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The front counter at Florets (Photo: Supplied; additional design by Archi Banal)
The front counter at Florets (Photo: Supplied; additional design by Archi Banal)

KaiFebruary 26, 2022

Auckland’s perfect bakery pairing that’s built ‘to last 100 years’

The front counter at Florets (Photo: Supplied; additional design by Archi Banal)
The front counter at Florets (Photo: Supplied; additional design by Archi Banal)

A bakery in Grey Lynn brings together two food-makers whose breads and jarred deli goods complement each other perfectly. Charlotte Muru-Lanning talks to the pair about their commitment to sustainability in every sense of the word.

A trip to Japan right before the start of the pandemic left Auckland bread-maker Maya Handley inspired. While travelling around the country, she visited family-owned tofu and soy sauce producers who had been making the same product for more than a century, and took note of their unwavering commitment to a singular, quality product.

“I felt so inspired by this idea of creating one place and continually crafting one product and dedicating a life to that space and product and community that you’re serving,” she says. “And so we had this idea that we could build a bakery that would last 100 years.”

In December last year, Handley finally opened the bakery that she’s hoping will last the distance. The shop, named Florets, sits in a two-storey block of shops built in the 1920s in the central Auckland suburb of Grey Lynn, and was the natural evolution of Handley’s sourdough delivery business Kōpiko into a more permanent home.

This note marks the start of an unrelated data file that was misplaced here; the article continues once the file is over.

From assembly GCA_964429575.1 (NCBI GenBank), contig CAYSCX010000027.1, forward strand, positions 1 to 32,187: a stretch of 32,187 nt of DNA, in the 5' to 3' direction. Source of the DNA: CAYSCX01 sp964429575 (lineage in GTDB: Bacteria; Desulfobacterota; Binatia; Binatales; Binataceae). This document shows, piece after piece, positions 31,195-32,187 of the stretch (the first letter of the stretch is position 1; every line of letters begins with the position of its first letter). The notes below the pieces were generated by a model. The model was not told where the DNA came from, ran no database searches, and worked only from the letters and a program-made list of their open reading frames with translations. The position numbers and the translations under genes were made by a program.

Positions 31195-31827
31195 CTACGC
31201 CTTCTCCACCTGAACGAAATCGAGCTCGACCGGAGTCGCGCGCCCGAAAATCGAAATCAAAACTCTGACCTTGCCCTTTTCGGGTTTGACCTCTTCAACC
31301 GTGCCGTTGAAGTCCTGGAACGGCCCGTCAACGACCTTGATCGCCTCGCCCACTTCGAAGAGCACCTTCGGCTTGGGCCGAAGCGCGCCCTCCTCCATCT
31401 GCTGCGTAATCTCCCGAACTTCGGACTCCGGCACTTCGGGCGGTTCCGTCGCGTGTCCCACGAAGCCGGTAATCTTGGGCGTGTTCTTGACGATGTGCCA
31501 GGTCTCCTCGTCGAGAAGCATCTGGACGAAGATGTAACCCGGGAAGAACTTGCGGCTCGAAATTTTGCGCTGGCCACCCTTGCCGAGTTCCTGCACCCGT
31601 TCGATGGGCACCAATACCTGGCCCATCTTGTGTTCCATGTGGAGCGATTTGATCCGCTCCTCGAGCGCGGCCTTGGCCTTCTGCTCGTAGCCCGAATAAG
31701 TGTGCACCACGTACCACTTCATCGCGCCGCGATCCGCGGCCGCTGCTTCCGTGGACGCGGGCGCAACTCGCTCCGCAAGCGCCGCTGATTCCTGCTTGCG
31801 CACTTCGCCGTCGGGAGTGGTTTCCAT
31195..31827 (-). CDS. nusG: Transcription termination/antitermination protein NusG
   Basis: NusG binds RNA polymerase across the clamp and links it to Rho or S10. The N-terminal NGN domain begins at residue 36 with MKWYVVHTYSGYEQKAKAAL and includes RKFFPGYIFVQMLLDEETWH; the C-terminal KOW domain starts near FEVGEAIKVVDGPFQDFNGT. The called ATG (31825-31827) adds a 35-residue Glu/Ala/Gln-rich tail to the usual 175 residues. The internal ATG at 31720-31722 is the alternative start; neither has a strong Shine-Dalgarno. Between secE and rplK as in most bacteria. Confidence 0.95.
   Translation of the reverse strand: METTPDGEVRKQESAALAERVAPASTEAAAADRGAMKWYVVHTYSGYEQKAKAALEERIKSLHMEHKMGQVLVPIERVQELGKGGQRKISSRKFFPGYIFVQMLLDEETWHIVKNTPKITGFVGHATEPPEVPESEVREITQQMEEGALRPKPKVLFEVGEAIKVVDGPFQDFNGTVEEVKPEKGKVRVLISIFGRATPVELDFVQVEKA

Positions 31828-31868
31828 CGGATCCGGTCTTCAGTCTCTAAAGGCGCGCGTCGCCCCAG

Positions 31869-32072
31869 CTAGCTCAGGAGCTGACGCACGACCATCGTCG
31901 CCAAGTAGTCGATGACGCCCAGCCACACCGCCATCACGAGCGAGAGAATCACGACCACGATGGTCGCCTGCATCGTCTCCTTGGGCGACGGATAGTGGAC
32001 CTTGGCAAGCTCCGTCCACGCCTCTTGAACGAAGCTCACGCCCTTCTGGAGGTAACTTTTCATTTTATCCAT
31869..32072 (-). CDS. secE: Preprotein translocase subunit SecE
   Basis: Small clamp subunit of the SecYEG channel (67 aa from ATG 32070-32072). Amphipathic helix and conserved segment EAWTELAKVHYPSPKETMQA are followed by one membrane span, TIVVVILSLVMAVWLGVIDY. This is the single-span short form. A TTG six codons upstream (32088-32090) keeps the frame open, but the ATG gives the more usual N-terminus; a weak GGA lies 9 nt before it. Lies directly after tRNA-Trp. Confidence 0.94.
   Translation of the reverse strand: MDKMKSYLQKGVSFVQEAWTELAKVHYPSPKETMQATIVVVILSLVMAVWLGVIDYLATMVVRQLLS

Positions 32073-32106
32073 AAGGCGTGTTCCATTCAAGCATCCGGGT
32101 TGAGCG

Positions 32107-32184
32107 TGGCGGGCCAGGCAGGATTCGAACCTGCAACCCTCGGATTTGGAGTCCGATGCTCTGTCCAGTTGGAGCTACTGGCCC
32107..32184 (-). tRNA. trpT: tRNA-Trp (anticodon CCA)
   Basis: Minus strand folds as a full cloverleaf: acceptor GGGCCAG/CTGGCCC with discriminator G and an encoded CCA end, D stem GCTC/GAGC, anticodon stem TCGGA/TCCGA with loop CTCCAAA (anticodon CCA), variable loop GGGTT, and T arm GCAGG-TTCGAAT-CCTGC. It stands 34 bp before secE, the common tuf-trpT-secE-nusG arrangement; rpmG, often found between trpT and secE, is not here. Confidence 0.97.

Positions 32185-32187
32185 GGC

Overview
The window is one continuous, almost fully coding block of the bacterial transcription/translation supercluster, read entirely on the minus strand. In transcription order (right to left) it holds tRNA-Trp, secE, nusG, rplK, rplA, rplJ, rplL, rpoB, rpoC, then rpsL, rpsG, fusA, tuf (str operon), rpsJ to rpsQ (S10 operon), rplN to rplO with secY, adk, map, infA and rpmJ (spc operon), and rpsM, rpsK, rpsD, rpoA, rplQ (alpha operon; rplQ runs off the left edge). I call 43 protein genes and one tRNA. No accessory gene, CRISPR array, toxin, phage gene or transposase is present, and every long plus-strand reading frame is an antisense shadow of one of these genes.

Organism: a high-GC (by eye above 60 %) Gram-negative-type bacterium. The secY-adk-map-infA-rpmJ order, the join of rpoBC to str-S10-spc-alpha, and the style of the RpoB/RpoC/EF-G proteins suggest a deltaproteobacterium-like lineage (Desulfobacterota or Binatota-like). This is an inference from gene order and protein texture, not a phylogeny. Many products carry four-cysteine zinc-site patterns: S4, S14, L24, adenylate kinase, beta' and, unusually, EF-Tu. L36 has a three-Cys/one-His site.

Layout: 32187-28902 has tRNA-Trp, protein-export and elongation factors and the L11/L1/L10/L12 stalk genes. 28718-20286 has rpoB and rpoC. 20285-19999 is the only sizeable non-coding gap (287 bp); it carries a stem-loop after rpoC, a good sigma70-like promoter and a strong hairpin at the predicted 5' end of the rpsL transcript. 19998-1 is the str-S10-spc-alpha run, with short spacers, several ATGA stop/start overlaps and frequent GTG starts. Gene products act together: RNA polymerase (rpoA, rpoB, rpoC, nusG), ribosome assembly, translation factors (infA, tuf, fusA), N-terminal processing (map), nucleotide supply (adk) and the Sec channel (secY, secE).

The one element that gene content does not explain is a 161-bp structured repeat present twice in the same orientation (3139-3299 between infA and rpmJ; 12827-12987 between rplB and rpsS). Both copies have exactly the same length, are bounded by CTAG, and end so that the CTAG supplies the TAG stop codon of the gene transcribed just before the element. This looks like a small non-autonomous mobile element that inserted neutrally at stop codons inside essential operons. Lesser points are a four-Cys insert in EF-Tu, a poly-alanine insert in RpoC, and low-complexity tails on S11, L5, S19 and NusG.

The operation relies on a symbiotic partnership between bakery owner Handley and Freya de Beer Smith, who makes preserved deli products under her brand Pomona. 

Both products are sold independently in the bakery, which opens Wednesday to Sunday. Dense loaves of Handley’s artisanal sourdough and rye breads fill the front window, ready to be taken home. Glowing down the end of the long shop counter is a fridge stocked with de Beer Smith’s jarred concoctions: smoked kahawai rillettes; marinated clams, mussels and broad beans; potato sourdough skordalia, an eye-catchingly verdant herb salsa and more. 

But the bread and deli products converge too in the eatery. The cafe menu designed by de Beer Smith heroes both producers: slices of Handley’s whole-grain loaves are topped with combinations like whipped macadamia and marinated beans or a tumble of pickled egg salad with horseradish. 

The front window at Florets (Photo: Supplied)

The pair met in 2020 while Handley was operating her bread delivery business. While pulling together the threads she needed to open the bakery, she reached out to de Beer Smith, who at the time was in the early stages of developing Pomona. 

Despite their differing backgrounds, their core philosophy binds the two food makers together. 

Handley was born in New Zealand but did her high-schooling in Switzerland. “The flavours that I grew up with and the type of breads we used to eat as kids in Switzerland has actually really influenced my bread baking, sort of subconsciously,” she says. While living in New York – where she spent 13 years – Handley took part in a weekend sourdough workshop with Sarah Owens, a famous American baker. The experience resonated with her so much that she decided to switch from a career in advertising to baking. She went on to study artisan bread making at the International Culinary Centre in New York and graduated in 2018. 

De Beer Smith was born in South Africa and moved to New Zealand as a nine-year-old. After high school, she studied as a pastry chef, and worked her way through various restaurants and food businesses in both Auckland and Wellington.

“We’re both really motivated to create a sustainable business,” says Handley. Sustainability is a word that’s bandied around frequently in various industries, often with little follow-through or clarity about what is actually meant by it. But both Handley and de Beer Smith are committed to sustainability in the fullest sense of the word. Respectively, it’s pervasive in every nook and cranny of their operations.